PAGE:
6. Mr. Mueller argues that the sale contract in the real property records acted as a sort of lis pendens that would alert prospective buyers to the fact that the contract, or the property, was "in honest contention." He did not actually sue, however, until two months after he recorded the sale contract.

7. Euge v. Golden, 551 S.W.2d 928, 932 (Mo. App. 1977) (plaintiff must allege "false words . . . maliciously uttered which resulted in his pecuniary loss") (citing Long v. Rucker, 166 Mo. App. 572, 149 S.W. 1051 (1912)); Tongay v. Franklin Co. Mercantile Bank, 735 S.W.2d 766, 770 (Mo. App. 1987) (citing Butts v. Long, 94 Mo. App. 687, 68 S.W. 754, 755 (1902)).

8. Euge, 551 S.W.2d at 932; Greenlake Investment Co. v. Swarthout, 161 S.W.2d 697, 699 (Mo. App. 1942).

9. Mr. Mueller protests that he could not know whether the contract was invalid until the court had ruled that it was not. But Greenlake also suggests that liability will attach to the filing of any false or fraudulent instrument unless it is clearly apparent to an ordinary person from the face of the instrument that it is so infirm that it could not affect the title. See 161 S.W.2d at 699.

10. See Gertz v. Robert Welch, Inc., 418 U.S. 323, 342, 41 L. Ed. 2d 789 , 94 S. Ct. 2997 (1974) (public figures may recover for injury to reputation only on clear and convincing proof); New York Times Co. v. Sullivan, 376 U.S. 254, 285-86, 11 L. Ed. 2d 686 , 84 S. Ct. 710 (1964) (the constitutional standard for proving actual malice against public figure or official requires "convincing clarity"); Restatement of Torts, Second, § 580B, comment j, at 229 (1977) ("There has been no indication that proof of fault in the ordinary defamation case must meet the unusual standard of 'clear and convincing proof' that the Supreme Court has held to be required in showing knowledge or reckless disregard as to falsity in an action by a public official or a public figure.").

11. 3 Ronald D. Rotunda et al., Treatise on Constitutional Law: Substance and Procedure § 20.33(c) at 168 (1986); see Gertz, 418 U.S. at 341 ("The First Amendment requires that we protect some falsehood in order to protect speech that matters.").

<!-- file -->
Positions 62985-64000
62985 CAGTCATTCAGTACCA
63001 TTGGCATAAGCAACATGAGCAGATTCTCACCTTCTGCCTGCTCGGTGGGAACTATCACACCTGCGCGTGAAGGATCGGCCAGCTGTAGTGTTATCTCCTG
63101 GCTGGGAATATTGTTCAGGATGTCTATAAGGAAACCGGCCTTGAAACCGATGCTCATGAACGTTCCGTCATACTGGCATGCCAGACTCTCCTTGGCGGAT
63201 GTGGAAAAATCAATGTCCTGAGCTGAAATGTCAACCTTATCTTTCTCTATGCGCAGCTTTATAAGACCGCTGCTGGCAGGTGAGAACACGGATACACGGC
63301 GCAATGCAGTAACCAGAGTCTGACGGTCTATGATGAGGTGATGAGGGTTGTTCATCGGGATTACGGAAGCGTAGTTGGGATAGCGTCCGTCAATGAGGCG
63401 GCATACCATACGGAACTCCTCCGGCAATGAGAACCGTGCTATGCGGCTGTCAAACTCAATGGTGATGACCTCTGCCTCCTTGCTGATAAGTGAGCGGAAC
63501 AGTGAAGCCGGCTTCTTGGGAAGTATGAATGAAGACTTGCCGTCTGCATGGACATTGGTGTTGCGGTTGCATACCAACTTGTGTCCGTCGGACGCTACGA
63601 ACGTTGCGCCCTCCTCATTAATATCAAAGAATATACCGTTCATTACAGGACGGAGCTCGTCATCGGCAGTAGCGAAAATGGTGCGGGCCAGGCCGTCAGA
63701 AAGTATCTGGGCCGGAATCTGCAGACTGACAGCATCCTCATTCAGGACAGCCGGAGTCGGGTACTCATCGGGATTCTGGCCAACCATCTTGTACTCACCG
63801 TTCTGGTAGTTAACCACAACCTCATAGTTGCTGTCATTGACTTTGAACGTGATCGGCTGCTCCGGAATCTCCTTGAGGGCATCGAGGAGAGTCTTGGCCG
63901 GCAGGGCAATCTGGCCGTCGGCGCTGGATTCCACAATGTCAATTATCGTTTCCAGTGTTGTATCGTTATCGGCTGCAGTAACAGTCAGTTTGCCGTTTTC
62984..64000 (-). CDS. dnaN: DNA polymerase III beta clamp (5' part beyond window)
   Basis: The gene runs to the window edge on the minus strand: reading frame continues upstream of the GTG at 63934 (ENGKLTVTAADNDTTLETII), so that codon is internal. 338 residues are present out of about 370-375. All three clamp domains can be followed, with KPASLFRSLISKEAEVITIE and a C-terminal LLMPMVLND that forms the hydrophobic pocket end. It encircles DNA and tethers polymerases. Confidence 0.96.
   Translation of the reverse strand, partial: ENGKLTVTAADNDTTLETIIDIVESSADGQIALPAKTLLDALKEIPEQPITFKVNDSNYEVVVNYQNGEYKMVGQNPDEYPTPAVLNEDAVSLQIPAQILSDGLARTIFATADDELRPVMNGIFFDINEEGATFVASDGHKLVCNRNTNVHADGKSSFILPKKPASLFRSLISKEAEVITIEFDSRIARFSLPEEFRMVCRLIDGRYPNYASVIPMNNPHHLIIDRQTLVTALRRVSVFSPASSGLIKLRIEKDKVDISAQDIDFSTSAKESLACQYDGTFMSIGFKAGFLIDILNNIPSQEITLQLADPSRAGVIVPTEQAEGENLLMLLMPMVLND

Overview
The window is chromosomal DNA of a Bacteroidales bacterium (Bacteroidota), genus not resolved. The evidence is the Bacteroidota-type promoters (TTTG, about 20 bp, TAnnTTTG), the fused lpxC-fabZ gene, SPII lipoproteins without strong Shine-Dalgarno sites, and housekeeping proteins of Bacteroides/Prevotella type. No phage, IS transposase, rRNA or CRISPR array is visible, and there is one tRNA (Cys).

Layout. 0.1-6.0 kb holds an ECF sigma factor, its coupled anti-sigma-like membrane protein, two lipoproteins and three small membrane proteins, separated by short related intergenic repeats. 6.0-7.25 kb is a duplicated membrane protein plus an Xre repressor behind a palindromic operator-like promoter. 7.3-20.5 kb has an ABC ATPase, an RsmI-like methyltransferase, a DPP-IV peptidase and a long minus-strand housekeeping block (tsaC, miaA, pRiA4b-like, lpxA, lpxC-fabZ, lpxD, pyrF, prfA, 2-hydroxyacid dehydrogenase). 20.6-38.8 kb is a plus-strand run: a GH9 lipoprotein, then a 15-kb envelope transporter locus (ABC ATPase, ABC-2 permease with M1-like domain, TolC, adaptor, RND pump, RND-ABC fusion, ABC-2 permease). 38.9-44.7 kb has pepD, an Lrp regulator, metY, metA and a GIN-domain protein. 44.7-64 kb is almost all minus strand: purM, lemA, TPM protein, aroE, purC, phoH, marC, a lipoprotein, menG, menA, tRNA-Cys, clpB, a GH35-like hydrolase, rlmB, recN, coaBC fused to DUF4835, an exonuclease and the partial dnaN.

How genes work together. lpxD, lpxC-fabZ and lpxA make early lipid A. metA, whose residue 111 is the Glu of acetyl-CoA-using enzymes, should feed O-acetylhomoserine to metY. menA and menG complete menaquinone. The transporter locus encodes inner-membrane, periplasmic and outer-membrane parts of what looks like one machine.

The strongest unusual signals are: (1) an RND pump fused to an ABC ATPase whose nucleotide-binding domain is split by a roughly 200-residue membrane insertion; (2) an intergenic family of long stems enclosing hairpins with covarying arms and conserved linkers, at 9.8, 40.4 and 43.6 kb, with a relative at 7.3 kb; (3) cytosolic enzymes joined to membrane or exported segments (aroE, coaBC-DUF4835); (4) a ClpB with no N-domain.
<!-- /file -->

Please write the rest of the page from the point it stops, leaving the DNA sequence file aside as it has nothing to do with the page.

12. Cases from other jurisdictions merely require that the essential elements of slander of title be proved by a preponderance of evidence. See, e.g., Fischer Bar Harbor Banking & Trust, 673 F. Supp. 622, 625 (D. Me. 1987), aff'd, 857 F.2d 4 (1st Cir. 1988), cert. denied, 489 U.S. 1018, 103 L. Ed. 2d 196 , 109 S. Ct. 1135 (1989); Nolan v. Williamson Music, Inc., 300 F. Supp. 1311, 1320 (S.D.N.Y. 1969), aff'd sub nom. Nolan v. Sam Fox Pub. Co., 499 F.2d 1394 (2d Cir. 1974); Henderson v. Millis, 373 N.W.2d 497, 506 (Iowa 1985); Clark v. Lewis, 684 S.W.2d 161, 164 (Tex. App. 1984); Howarth v. Ostergaard, 30 Utah 2d 183, 185, 515 P.2d 442, 444 (Utah 1973); see generally 50 Am. Jur. 2d Libel and Slander § 556 at 1073 (1970).

13. This particular issue was not adequately briefed, and thus arguably need not even be considered by the court. See Jasperson v. Purolator Courier Corp., 765 F.2d 736, 740-41 (8th Cir. 1985). Mr. Mueller preserved this issue at trial when he objected to Westbrook's testimony regarding losses based on the Jordan contract, arguing that SBA failed to show that Jordan was ready, willing, and able to perform. T. 207. On appeal Mr. Mueller alludes to this argument, but neither emphasizes it nor supports it with any law. In fact, he seems to use this observation merely to bolster his argument that Mr. Jordan's signature is hearsay. See Mueller Br. at 31 ("It cannot be assumed that the signature was that of an actual person or that such a person stood ready, willing and able to purchase the property").

14. 765 F. Supp. at 557 (Findings of Fact ##35 and 36).

15. Id. at 559 (Conclusion of Law #11).

16. In Missouri, the essential elements for a tortious interference claim are: (1) a contract or valid business relationship or expectancy; (2) defendant's knowledge of the contract or relationship; (3) intentional interference in inducing or causing breach of the contract or expectancy; (4) absence of justification; and (5) resulting damages. A.L. Huber v. Jim Robertson Plumbing, Inc., 760 S.W.2d 496, 499 (Mo. App. 1988); American Bank of Princeton v. Stiles, 731 S.W.2d 332, 343 (Mo. App. 1987); Community Title Co. v. Roosevelt Federal S & L Ass'n, 670 S.W.2d 895, 904-05 (Mo. App. 1984). These elements must be proved by "substantial evidence." Honigman v. Hunter Group, Inc., 733 S.W.2d 799 (Mo. App. 1987).

17. In this case, SBA's damages consist of an expectancy based on the Jordan contract, but an expectancy which failed to materialize because of Mr. Mueller's slander. Missouri cases on tortious interference with contract do not require a contract, merely an expectancy. See Cook v. MFA Livestock Ass'n, 700 S.W.2d 526, 529 (Mo. App. 1985).

18. Even though the Small Business Administration might lend money pursuant to the contract executed by Jack Jordan, it is quite possible that Mr. Jordan might have to pay the SBA without having the land because of the [Mueller] contract. Thus, we feel that until the contract with Mr. Mueller can be resolved, Mr. Jordan can take no further steps toward the purchase of this property. Exh. Z (letter from William F. Washburn, Esq. to Darrell W. Westbrook, dated October 5, 1987). This letter was properly admitted as part of the negotiations of the contract, but is hearsay when considered as proof of why Mr. Jordan felt he could not go through with the transaction, for it is thus considered for the truth of the matter asserted, not as a verbal act. The above-quoted portion of this letter is merely a statement lacking the guarantees of trustworthiness generally associated with the various exceptions to the hearsay rule, United States v. Moore, 748 F.2d 246, 248 (5th Cir. 1984), and mere receipt and possession of a letter does not inoculate assertions contained therein from the hearsay rule under the business records exception, Fed. R. Evid. 803(6).